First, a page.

CALIFORNIA - Over the next week, Southern California has only a 27% chance of experiencing a third earthquake greater than magnitude 6, but a 96% chance of going through a tremor of magnitude 5 or higher.

Those precise probabilities were generated by scientists at the United States Geological Survey (USGS), using models based on longstanding principles of seismic behavior and decades of data on aftershocks from earthquakes.

But the same predictive power does not extend to forecasting when and where earthquakes will strike in the first place, experts acknowledge.

“Even if it’s a theoretical possibility, it may be a practical impossibility,” said Andrew Michael, a California-based geophysicist at the USGS.

A powerful 7.1 magnitude quake shook the remote town of Ridgecrest in the Mojave Desert on Friday evening, a day and a half after a 6.4 magnitude temblor was recorded in the same region.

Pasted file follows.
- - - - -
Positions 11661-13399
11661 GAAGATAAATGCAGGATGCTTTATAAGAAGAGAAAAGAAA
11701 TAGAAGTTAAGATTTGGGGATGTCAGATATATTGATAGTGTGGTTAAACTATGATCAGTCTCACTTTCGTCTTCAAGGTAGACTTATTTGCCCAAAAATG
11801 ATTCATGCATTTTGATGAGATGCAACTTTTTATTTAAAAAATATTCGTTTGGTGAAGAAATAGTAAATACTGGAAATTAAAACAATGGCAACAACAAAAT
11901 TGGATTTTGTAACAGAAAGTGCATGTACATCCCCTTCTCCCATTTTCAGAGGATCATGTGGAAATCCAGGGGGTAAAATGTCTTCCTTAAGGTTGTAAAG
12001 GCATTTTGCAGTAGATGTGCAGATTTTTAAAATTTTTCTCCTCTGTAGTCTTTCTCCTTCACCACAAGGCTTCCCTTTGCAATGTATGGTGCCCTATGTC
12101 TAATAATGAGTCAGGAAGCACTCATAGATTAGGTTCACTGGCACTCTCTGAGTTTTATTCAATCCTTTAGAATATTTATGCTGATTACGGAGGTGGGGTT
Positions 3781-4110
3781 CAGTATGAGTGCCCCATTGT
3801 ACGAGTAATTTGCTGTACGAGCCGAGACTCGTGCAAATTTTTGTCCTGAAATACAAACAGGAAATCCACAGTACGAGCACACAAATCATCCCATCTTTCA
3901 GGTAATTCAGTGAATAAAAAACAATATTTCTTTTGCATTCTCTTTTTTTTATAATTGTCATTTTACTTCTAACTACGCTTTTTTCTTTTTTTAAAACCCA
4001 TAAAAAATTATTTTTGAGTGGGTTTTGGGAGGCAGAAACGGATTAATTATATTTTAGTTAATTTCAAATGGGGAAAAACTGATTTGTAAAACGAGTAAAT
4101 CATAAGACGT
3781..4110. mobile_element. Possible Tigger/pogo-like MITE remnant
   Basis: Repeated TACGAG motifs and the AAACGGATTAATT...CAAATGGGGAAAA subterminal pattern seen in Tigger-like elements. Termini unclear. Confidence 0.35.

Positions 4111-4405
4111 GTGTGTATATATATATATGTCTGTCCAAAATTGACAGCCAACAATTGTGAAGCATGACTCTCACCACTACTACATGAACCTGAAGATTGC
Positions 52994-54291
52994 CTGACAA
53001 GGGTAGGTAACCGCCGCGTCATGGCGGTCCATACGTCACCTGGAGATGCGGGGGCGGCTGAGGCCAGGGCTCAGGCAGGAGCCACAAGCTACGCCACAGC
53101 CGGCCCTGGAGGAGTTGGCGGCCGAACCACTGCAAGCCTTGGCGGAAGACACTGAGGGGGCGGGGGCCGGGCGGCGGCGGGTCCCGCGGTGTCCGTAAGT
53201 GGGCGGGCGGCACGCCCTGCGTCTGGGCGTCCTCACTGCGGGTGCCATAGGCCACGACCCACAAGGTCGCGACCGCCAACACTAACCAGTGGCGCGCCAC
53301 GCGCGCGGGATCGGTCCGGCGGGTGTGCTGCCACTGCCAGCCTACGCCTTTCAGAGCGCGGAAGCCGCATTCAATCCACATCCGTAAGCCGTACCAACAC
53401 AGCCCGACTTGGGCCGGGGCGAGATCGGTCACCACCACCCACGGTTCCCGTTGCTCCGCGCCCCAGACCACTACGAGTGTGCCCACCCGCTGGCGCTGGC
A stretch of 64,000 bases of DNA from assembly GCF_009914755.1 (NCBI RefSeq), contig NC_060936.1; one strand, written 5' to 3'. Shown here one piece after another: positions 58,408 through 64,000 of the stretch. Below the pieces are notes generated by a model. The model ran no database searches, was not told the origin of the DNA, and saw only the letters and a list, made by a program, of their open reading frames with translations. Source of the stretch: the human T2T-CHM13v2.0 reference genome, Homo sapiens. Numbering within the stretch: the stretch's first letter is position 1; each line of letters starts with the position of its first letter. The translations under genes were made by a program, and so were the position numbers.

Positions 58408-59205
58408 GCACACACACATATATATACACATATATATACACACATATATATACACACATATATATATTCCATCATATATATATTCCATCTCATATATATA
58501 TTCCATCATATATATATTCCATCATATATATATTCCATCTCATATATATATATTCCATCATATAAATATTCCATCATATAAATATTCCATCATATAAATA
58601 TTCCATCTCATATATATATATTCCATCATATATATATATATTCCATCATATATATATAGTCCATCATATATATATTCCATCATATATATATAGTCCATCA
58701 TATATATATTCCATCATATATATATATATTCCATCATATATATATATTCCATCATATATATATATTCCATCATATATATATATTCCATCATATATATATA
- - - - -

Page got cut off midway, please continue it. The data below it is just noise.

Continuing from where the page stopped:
On average, a quake is followed by an even stronger tremor only about 5% of the time, though it happens more frequently in areas with significant geothermal activity, like the Mojave, according to Michael.

The USGS first began offering public aftershock forecasts in the 1980s, Michael said. The models rely on basic laws governing earthquake behavior that have been known for the better part of a century, experts said.

The typical shallow earthquake creates a series of aftershocks that diminish exponentially, with each successive day bringing half as many tremors.